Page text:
Government // Enterprise Architecture
Commentary
1/20/2011
04:17 PM
Gina Smith
Gina Smith
Commentary
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Box.Net Unboxes All-New Software, Cloud Integration

A redesigned interface and cloud integration with Netsuite and VMware is part of the all-new release aimed at enticing Microsoft Sharepoint users.

Taking repeated potshots at the bloated, feature-heavy Microsoft Sharepoint, Box.net on Thursday in Palo Alto, Calif., announced a new version of its software.

"For every one dollar spent in Sharepoint licenses, there's another $6 to $9 required to support that," Box.net CEO Aaron Levie told a roomful of reporters and investors at the press conference. "We've compressed that whole stack and delivered it as a single (offering) to our customers."

The new release is squarely targeted at IT users of Microsoft Sharepoint. Box has always sold to the enterprise, but today's announcement of a totally redesigned interface, back-end security and admin for IT users, and integrations with cloud vendors Netsuite and VMware, drove its mission home.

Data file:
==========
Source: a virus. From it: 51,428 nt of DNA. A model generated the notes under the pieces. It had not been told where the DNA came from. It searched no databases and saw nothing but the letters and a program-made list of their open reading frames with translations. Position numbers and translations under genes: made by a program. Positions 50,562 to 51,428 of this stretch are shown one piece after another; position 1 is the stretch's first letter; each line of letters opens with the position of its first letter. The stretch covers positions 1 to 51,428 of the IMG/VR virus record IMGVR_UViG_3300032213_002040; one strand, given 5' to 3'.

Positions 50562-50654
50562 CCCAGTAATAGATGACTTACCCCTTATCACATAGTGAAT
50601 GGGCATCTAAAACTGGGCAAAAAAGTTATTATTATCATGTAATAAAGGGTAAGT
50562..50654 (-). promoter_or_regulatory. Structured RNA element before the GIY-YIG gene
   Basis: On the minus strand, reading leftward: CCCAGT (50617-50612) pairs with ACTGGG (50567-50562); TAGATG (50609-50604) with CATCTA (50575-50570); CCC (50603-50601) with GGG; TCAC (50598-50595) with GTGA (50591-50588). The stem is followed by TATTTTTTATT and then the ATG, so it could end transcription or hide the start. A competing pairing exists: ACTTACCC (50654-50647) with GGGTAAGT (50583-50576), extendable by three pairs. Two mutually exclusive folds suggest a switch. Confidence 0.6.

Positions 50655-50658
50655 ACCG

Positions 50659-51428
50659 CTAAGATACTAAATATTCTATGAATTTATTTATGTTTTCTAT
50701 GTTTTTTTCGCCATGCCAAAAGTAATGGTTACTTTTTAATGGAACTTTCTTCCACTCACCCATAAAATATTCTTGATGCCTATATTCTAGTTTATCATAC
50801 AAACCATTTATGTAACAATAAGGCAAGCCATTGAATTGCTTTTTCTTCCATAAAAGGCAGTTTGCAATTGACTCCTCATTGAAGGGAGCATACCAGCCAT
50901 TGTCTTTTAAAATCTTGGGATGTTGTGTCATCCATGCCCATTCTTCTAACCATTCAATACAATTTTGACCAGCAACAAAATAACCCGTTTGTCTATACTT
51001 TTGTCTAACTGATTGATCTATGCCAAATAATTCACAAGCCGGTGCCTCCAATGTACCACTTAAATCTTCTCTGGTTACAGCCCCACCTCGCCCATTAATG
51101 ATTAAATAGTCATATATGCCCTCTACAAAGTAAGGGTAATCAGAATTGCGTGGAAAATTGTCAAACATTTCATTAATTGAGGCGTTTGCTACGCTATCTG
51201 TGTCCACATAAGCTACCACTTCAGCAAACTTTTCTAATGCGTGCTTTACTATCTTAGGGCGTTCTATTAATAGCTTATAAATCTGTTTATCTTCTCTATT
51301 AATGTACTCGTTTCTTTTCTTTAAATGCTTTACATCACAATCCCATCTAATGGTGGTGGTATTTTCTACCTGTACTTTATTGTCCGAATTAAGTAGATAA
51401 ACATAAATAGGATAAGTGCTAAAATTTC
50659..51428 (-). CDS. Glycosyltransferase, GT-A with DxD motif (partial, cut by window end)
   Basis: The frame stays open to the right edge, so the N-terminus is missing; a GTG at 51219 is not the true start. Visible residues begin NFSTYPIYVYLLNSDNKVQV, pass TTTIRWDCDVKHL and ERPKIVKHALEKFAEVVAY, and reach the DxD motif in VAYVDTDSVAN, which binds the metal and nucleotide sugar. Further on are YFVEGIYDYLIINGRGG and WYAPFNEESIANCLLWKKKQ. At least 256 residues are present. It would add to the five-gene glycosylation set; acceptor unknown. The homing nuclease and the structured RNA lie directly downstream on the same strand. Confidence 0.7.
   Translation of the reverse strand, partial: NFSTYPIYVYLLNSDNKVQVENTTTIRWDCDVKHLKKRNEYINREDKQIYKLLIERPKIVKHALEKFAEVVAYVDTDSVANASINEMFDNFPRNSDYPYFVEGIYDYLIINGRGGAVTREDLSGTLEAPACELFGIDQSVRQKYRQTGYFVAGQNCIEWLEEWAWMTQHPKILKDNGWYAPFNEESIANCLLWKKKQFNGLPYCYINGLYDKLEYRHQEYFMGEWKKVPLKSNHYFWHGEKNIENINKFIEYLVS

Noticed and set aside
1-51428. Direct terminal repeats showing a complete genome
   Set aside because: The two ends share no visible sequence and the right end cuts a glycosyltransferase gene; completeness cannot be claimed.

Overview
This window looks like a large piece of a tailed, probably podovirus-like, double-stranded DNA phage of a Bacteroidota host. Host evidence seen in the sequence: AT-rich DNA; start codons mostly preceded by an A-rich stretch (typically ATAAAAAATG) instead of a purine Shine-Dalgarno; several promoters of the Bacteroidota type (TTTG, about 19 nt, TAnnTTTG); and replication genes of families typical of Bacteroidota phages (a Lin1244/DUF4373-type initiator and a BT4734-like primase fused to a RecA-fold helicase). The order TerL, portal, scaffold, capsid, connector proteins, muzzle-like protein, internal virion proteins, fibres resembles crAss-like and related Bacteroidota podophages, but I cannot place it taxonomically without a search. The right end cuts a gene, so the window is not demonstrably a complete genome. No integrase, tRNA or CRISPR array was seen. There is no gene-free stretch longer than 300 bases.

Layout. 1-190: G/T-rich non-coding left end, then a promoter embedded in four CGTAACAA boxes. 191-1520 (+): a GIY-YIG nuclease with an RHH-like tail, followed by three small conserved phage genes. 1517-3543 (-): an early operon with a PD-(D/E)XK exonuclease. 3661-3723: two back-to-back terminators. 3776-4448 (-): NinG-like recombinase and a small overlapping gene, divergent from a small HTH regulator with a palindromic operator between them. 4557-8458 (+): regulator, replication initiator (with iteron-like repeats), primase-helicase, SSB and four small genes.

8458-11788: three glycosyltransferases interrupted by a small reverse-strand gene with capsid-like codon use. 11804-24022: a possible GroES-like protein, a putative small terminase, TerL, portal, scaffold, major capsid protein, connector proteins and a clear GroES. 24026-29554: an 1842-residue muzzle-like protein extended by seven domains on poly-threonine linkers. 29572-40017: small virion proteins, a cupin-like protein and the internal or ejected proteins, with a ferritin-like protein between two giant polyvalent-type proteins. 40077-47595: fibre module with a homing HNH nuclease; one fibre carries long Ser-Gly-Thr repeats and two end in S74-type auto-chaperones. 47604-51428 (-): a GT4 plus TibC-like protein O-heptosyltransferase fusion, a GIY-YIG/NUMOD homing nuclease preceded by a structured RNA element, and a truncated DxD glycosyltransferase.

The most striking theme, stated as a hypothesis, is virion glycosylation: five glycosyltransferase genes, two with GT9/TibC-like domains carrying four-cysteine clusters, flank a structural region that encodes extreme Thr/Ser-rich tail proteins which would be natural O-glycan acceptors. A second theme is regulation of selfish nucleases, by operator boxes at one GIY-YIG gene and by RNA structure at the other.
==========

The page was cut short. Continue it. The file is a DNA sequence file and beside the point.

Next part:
Samsung also attended the announcement, promising future integration of Box with its next-generation Galaxy tablet, due next quarter, Samsung VP Tim Wagner said.

The new software is available to all current 5 million Box users, said Levie, noting that with current legacy systems -- "such as Sharepoint" -- long product cycles make such software unpalatable to IT. "I mean, look," Levie said. "Microsoft is already working on versions of the product you won't see for a couple years -- these are slow cycles." Other announced features of the new Box version 5 include a simpler interface, more collaboration features and real time updates that show up across departments and across platforms, mobile also. The new version squarely incorporates HTML5. "There's a revolution happening," said Levie, "Users are bringing their own software to work."

That means, Levie added, the need to meet the demands of IT data security, which include more administrative controls and advanced integration and control options. "The only way to sell to enterprise is to do it with tools that make sense for the end user," he said.

Box is free to end users, but it costs $15 per user, per month for mid-sized businesses and $35 per user (scalable discounts available) for large enterprises and heavily regulated industries which require advanced security and admin features.

For Informationweek, TechwebTV, and the new Byte.com , I'm Gina Smith.

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